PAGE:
US household income falls as 46 million in poverty

There were 46.2 million Americans in poverty in 2011, as median household income decreased, according to a Census Bureau report released Wednesday illustrating the toll from ongoing labor-market weakness.


Real median household income decreased 1.5% to $50,054 in 2011, and a measure of income inequality increased on an annual basis for the first time since 1993, Census reported.


The ranks of America’s poor remained stuck at record levels, although dwindling unemployment benefits and modest job gains helped stave off what experts had predicted would be the fourth rise in a row in the poverty rate.


With joblessness persistently high, the gap between rich and poor increased in the last year, according to two major census measures.


The West experienced the sharpest decline in real median household income — down 4.1% — between 2010 and 2011 compared with the other regions. MarketWatch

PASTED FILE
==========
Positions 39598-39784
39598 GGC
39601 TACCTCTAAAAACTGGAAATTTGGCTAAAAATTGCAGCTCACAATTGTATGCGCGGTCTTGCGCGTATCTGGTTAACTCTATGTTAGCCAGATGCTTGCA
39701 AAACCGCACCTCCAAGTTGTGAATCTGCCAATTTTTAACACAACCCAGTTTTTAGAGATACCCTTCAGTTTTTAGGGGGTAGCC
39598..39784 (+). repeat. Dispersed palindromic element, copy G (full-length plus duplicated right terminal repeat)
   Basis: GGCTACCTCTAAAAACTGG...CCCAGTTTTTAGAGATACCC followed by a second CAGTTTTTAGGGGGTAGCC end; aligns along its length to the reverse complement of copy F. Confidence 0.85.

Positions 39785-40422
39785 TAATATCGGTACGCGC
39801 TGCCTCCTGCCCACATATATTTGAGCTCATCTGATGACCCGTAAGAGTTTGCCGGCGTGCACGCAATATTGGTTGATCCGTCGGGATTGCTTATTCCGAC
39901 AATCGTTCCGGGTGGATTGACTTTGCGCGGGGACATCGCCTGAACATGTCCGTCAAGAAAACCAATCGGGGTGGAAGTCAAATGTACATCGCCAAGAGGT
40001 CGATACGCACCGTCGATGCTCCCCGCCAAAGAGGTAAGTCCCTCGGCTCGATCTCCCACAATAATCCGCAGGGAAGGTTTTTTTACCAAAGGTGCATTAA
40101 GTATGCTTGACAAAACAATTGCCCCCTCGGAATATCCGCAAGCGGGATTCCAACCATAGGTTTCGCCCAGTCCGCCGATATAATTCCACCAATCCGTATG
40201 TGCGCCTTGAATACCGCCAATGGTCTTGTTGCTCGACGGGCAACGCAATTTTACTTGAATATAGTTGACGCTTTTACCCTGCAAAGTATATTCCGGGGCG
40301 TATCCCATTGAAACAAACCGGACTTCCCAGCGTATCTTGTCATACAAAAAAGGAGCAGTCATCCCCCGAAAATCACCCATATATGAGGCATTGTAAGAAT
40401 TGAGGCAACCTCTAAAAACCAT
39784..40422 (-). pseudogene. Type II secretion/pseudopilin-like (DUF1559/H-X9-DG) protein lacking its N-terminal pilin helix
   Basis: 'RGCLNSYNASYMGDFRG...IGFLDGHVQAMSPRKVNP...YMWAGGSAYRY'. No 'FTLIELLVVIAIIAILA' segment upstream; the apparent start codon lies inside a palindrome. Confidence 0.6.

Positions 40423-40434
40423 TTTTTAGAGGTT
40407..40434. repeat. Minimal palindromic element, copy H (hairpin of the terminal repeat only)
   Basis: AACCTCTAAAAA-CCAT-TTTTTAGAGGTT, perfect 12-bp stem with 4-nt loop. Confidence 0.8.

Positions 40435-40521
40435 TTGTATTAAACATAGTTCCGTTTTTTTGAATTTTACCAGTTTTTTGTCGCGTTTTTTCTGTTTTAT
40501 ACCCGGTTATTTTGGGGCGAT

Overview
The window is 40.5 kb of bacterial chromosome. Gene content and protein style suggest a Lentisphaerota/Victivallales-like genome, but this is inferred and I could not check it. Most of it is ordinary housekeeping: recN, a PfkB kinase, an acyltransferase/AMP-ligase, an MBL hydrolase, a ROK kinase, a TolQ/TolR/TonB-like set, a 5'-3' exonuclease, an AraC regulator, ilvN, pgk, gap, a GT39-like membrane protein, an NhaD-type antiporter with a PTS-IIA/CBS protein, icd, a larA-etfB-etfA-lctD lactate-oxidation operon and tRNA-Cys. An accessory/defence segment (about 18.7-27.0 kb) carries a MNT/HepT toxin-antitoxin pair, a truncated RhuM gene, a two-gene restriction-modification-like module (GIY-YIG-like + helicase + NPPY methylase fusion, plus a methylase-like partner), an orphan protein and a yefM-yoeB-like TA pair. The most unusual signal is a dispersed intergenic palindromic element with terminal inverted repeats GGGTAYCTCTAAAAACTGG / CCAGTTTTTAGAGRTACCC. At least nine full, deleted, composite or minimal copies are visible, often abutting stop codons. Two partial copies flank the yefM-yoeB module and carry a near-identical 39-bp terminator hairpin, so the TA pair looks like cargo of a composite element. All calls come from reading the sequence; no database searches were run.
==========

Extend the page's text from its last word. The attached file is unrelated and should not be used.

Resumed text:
The wealth gap between the richest Americans and the typical family more than doubled over the past 50 years, according to a new report by the left-leaning Economic Policy Institute.


In 1962, the top 1% had 125 times the net worth of the median household. That shot up to 288 times by 2010.


Most Americans below the upper echelon have suffered a decline in wealth in recent decades. The median household saw its net worth drop to $57,000 in 2010, down from $73,000 in 1983. It would have been $119,000 had wealth grown equally across households. CBC


Job growth slowed sharply in August, the government reported Friday – bad news for President Barack Obama and a data point that might spur the Federal Reserve to take aggressive action to help the faltering U.S. economy. MarketWatch


The nation’s unemployment rate fell to a seasonally adjusted 8.1%, down from 8.3% in July, but that was because so many Americans gave up the hunt for work. MarketWatch


The outlook on the U.S. unemployment situation is gloomy. Nearly 13 million Americans remain unemployed and of the 8.8 million jobs lost during the Great Recession, only about 4 million have been added back. CNNMoney


American workers today face profound challenges that range from stubbornly high unemployment and bad bosses, to the lousy summer jobs for youths. Perhaps the biggest problem facing today’s workers is that there’s not enough work. Detroit Free Press



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